Recovery Act Milestone: Lab Completes Groundwater Monitoring Wells

Cost efficiencies will help pay for additional work

LOS ALAMOS, New Mexico, October 26, 2010— Los Alamos National Laboratory today announced it has completed installation of 16 new groundwater monitoring wells paid for by funds from the American Recovery and Reinvestment Act (ARRA).

Cost efficiencies are allowing the Lab to drill two additional wells. They will join the Lab’s existing network of dozens of wells monitoring water for possible contaminants at various depths underground. Results are posted weekly on RACER [http://racernm.com], an independently managed Internet database of LANL environmental data.

The Lab uses data from wells as part of the cleanup process for Manhattan Project and Cold War waste, and to monitor effects of ongoing operations.

Subcontractors North Wind, Inc., and TerranearPMC, both small businesses with offices in Los Alamos, performed the drilling work.

“Recovery Act funding has strengthened our ability to protect the local water supply, and it’s created or saved more than 400 jobs across our various sites,” said Everett Trollinger, director of ARRA projects for the National Nuclear Security Administration’s Los Alamos Site Office.

Drilling wells to sample water in the regional aquifer in New Mexico is expensive—about $2 million per well. Most of the cost is due to the depth of each well—an average of 1,100 feet—and the area’s complex geology.

But project personnel saved $3 million by buying materials in bulk and staging crews to minimize startup and shutdown costs.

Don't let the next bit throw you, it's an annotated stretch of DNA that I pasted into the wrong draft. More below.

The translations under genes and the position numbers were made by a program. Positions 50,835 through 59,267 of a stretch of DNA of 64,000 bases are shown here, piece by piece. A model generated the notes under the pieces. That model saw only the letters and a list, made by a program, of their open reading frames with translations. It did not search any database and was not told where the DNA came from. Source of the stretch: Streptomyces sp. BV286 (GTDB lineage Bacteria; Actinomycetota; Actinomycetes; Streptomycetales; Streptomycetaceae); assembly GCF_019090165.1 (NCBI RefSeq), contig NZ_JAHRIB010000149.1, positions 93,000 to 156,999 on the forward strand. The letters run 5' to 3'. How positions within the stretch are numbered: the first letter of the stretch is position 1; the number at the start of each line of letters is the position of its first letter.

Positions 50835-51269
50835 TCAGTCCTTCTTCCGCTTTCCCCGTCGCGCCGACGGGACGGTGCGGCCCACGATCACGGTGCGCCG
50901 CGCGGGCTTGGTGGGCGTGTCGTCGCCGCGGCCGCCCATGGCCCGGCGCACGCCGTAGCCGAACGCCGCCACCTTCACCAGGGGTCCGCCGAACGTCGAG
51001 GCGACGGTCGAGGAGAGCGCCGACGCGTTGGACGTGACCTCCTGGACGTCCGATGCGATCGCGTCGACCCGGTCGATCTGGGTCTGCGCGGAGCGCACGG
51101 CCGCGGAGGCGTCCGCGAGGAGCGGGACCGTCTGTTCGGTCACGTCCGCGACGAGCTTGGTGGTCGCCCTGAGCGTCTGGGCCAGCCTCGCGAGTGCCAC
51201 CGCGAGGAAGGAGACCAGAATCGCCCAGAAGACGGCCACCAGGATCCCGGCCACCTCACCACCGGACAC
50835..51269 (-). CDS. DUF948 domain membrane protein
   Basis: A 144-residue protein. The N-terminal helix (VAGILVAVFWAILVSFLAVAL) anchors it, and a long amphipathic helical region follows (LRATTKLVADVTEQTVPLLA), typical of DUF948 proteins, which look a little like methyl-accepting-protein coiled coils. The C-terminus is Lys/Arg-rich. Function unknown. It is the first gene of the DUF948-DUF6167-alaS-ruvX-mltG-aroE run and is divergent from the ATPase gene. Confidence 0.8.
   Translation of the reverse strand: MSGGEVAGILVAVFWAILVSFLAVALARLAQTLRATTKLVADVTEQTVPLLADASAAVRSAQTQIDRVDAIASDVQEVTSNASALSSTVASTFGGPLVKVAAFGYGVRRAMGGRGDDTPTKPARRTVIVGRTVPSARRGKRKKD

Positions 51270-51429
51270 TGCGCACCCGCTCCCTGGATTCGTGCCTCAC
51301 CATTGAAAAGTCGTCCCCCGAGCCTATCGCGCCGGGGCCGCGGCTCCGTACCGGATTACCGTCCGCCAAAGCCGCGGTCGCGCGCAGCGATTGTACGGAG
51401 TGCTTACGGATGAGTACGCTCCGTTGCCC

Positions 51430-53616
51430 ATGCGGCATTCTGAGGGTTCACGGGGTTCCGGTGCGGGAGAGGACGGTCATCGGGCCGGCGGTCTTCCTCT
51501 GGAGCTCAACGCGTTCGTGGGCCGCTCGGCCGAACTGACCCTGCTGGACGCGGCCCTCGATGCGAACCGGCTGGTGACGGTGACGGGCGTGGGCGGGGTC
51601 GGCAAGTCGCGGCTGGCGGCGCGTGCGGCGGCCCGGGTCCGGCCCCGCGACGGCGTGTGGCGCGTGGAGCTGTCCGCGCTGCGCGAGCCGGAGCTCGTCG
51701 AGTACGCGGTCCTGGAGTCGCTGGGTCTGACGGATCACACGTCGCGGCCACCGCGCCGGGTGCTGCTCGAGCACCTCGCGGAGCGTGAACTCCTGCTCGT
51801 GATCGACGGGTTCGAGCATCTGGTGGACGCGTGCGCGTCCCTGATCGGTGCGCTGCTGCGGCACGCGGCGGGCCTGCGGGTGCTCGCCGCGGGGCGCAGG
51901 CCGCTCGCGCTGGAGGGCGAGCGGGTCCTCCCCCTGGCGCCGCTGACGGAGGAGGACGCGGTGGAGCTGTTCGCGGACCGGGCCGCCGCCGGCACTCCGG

“That savings is translating into more value for taxpayers,” said Bruce Schappell, LANL’s director of Recovery Act cleanup projects.

The DOE Office of Environmental Management allocated $212 million in Recovery Act funds for Los Alamos cleanup and environmental monitoring projects. About $45 million went to drilling new wells.

About Los Alamos National Laboratory (www.lanl.gov)

Los Alamos National Laboratory, a multidisciplinary research institution engaged in strategic science on behalf of national security, is operated by Los Alamos National Security, LLC, a team composed of Bechtel National, the University of California, The Babcock & Wilcox Company, and URS for the Department of Energy’s National Nuclear Security Administration.
Los Alamos enhances national security by ensuring the safety and reliability of the U.S. nuclear stockpile, developing technologies to reduce threats from weapons of mass destruction, and solving problems related to energy, environment, infrastructure, health, and global security concerns.